The Flickr page indicates that this image was taken July 21st -- except it didn't rain that day, so I think it was actually taken July 22nd.

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GFS 0Z 25 July 2018 showing 300-mb heights, isotachs, and wind barbs over North America, 08Z 25 July 2018.

Note the sprawling high over the Southwestern U.S. and the dep fetch of tropical moisture along the East Coast.

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The ridge now over the desert Southwest appears to have retrograded over the past several days (see above map).

Late last week and this past weekend, there was extreme /  record-breaking heat across Texas including 110F highs in the Dallas / Fort Worth area including 109F officially at KDFW on Sunday (July 22nd). It reached 109F at KDFW on Saturday (July 21st) and 108F on both July 19th and 20th. All four of these were daily record highs. As for Love Field (KDAL), it reached 110F three days in a row -- 19th, 20th, 21st -- and 112F on the 22nd.

(To be clear, I couldn't find daily climate info with record highs for KDAL, so I don't know where that 112F ranks but it is certainly among the hottest days ever there.)

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Greek Wildfire Horror …

Wildfires burning above Kalamos, Greece, July 24, 2018.

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There was also the horror that happened in Greece with wild fires that have killed at least 76 people so far including 26 men, children, and women trapped on a cliffside at a resort in Mati, as reported in this New York Times article: As Greek Wildfire Closed In, a Desperate Dash Ended in Death.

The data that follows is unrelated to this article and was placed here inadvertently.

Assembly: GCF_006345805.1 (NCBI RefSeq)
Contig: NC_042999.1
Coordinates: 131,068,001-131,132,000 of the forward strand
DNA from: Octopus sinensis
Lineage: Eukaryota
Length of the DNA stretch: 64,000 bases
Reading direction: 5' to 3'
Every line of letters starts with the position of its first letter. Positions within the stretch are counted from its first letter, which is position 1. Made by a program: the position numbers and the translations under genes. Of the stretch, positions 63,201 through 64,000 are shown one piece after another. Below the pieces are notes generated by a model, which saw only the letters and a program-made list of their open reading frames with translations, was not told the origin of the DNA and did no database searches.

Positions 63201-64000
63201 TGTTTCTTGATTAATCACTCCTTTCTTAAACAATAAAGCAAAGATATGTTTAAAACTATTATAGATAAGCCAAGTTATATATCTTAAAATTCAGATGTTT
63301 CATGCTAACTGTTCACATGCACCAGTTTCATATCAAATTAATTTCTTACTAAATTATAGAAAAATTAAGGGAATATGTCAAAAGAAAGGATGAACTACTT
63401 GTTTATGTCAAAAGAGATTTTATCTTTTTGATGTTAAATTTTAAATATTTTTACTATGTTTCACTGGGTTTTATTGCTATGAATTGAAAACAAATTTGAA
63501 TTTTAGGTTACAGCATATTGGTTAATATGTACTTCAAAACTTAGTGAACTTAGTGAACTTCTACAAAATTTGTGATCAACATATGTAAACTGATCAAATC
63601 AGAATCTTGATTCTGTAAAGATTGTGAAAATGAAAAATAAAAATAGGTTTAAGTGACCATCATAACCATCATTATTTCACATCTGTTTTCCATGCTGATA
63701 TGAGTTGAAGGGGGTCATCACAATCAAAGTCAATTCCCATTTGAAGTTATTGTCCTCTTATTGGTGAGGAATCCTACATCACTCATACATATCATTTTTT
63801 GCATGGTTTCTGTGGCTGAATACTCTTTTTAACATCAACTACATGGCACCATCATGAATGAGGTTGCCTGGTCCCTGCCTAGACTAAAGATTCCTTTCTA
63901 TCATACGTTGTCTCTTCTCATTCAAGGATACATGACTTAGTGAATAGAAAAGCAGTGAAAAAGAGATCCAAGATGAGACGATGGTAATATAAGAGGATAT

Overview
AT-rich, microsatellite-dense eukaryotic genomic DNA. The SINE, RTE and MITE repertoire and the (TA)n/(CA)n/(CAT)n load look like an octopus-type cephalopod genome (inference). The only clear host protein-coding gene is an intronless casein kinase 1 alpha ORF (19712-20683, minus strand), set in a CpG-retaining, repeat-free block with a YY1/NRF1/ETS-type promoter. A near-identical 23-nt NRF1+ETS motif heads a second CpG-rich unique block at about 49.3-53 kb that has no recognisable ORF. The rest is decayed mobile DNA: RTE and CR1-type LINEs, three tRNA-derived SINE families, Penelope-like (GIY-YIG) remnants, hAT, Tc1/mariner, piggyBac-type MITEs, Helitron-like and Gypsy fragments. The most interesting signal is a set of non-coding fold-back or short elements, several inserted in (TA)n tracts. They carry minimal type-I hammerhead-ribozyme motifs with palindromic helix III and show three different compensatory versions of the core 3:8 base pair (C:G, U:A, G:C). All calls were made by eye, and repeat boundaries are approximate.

A firefighter and a raging fire in Kineta, near Athens, Greece, July 23, 2018.

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The images in this entry are taken from both articles. It's quite a horrific situation.

Wildfires burning in coastal Greece, July 23, 2018.

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Here is the CWG entry on the fires: Deadly wildfires erupted in Greece overnight. Here's how it happened. The article notes that this summer has been among the hottest -- possibly the hottest -- so far in that part of the Mediterranean.

People seeking safety in the water from a perilously close wildfire, Mati, Greece, July 23, 2018.

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Two men survey the destruction of their car following wildfires in Mati, Greece, July 24, 2018.